Energy Efficient Design

Two North Dakota State students are taking a new approach to energy efficient design.
Noor Abdelhamid and Benjamin Dalton are working on a protocol that uses architectural designs and geometries of a building to help identify its energy efficiency using existing technologies. Depending on the development of a protocol, development of their project is in the future. The goal, according to Abdelhamid and Dalton, is to provide a service and tool that will improve energy efficiency and save users money by identifying areas of improvement within a building.
The two care about energy efficiency because of their career choice of architecture. They are aware that “the building sector takes up 47.6 percent of energy consumption in the United States,” Abdelhamid said, and they wish to create a measure that can minimize that and make a positive contribution.
Their goal with this project is to make it faster and simpler to do assessments and determine the impact of a building and how to improve its energy footprint. This would put their work into motion and gives building owners control and accountability for their buildings.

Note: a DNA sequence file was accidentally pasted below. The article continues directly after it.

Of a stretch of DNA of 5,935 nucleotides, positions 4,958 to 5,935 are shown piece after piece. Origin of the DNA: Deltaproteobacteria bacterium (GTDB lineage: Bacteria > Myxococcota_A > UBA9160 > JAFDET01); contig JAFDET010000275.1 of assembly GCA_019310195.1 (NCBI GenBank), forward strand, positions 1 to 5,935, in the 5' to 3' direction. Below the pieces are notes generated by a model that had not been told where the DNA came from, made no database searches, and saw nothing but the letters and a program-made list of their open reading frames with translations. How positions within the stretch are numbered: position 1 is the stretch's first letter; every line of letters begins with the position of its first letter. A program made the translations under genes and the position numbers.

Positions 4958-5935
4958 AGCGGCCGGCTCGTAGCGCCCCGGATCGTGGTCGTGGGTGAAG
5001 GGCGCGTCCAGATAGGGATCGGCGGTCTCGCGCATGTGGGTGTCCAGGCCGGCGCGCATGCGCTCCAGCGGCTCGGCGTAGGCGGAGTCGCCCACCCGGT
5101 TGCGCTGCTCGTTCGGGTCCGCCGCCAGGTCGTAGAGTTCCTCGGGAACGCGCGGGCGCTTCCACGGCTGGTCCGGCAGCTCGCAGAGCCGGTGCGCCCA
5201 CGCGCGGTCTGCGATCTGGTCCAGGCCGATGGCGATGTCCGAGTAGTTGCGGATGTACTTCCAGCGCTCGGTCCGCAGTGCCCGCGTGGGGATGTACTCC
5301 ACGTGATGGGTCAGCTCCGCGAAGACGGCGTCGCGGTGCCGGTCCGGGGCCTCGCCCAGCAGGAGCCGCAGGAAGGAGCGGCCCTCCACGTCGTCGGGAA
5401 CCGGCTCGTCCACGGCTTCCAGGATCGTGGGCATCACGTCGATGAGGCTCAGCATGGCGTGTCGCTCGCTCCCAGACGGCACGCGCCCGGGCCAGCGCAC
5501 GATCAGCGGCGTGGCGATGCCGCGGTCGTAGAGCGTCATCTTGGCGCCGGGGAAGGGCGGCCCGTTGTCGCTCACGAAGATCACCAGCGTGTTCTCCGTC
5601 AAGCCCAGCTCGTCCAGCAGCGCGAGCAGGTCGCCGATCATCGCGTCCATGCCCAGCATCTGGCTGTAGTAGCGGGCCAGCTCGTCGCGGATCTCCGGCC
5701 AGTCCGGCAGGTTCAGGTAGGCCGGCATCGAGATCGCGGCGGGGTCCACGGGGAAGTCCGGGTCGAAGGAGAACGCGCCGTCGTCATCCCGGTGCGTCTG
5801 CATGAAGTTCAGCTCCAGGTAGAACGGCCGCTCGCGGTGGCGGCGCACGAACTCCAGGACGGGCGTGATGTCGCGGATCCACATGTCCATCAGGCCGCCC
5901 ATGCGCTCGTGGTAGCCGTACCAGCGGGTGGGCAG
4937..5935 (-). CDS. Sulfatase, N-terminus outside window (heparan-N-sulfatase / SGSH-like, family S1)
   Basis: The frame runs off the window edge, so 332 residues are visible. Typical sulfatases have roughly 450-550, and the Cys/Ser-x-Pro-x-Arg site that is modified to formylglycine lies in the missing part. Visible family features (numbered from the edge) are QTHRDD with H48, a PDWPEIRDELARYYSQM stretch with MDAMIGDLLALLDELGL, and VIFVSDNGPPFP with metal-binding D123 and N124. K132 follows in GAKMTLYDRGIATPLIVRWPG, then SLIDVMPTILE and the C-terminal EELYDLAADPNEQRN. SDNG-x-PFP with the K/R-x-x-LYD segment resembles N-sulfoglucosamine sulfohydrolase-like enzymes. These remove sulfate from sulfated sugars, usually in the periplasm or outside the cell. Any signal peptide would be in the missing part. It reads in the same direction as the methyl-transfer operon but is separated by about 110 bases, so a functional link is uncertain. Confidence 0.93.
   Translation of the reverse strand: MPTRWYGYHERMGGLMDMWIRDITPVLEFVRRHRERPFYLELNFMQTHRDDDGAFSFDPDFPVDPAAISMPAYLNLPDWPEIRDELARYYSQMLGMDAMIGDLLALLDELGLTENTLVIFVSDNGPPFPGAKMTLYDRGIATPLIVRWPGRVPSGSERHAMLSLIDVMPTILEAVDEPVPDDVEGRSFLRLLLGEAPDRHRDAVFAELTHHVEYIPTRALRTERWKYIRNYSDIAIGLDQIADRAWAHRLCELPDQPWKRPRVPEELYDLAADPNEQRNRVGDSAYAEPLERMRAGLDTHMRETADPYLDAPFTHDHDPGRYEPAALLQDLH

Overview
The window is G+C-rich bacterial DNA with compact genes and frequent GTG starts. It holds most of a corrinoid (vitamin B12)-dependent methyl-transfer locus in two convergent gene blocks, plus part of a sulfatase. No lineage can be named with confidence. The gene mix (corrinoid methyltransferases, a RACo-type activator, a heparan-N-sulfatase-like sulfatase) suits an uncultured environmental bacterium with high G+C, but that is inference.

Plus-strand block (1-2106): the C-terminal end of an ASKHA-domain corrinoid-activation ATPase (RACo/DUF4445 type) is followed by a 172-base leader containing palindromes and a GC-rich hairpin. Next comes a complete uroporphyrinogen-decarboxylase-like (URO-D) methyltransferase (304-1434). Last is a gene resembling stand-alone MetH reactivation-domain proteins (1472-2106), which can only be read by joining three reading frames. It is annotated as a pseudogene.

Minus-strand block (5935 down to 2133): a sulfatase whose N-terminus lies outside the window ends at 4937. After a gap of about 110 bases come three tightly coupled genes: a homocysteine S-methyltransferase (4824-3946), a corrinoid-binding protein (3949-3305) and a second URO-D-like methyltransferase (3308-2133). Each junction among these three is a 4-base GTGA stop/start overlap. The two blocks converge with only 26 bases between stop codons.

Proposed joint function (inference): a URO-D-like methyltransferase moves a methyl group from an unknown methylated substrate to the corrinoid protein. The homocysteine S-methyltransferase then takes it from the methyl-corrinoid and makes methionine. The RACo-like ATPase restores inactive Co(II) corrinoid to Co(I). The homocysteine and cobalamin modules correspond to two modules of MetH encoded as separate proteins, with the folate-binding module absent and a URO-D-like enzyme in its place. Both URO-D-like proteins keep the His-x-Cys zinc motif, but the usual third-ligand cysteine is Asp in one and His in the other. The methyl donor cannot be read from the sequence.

The inspiration for this idea came from their curiosity to analyze a buildings “envelope” and see how that impacted its energy consumption.
The method they are working on would function by analyzing existing buildings by means of digital and thermal photography and modeling. Using retrieved data and analysis of building geometry, a building would be given a score that would rank test-case public buildings based on energy performance in comparison to measured energy use intensity data, according to Abdelhamid and Dalton.
While this method is being developed, Abdelhamid and Dalton know of a few ways buildings can be more energy efficient in the meantime. The building itself can have a few components such as increasing and upgrading existing systems, including continuous, thermal-bridge free layers of insulation, controlling infiltration and leaks through openings and walls.
The people within the buildings can do other things, such as turning off any lights they aren’t using, turning down the thermostat and attending eFargo events to learn more about saving energy that won’t cost consumers a dime.
Something homeowners can do that college-aged students may not be able to do, however, is purchasing a solar panel and considering an electric car or an electric hybrid vehicle.
Because the students participated in this effort with the help of eFargo, they would like to remind the NDSU community that they have helped in lowering the city of Fargo’s energy use and consumption and that the community action has resulted in savings.

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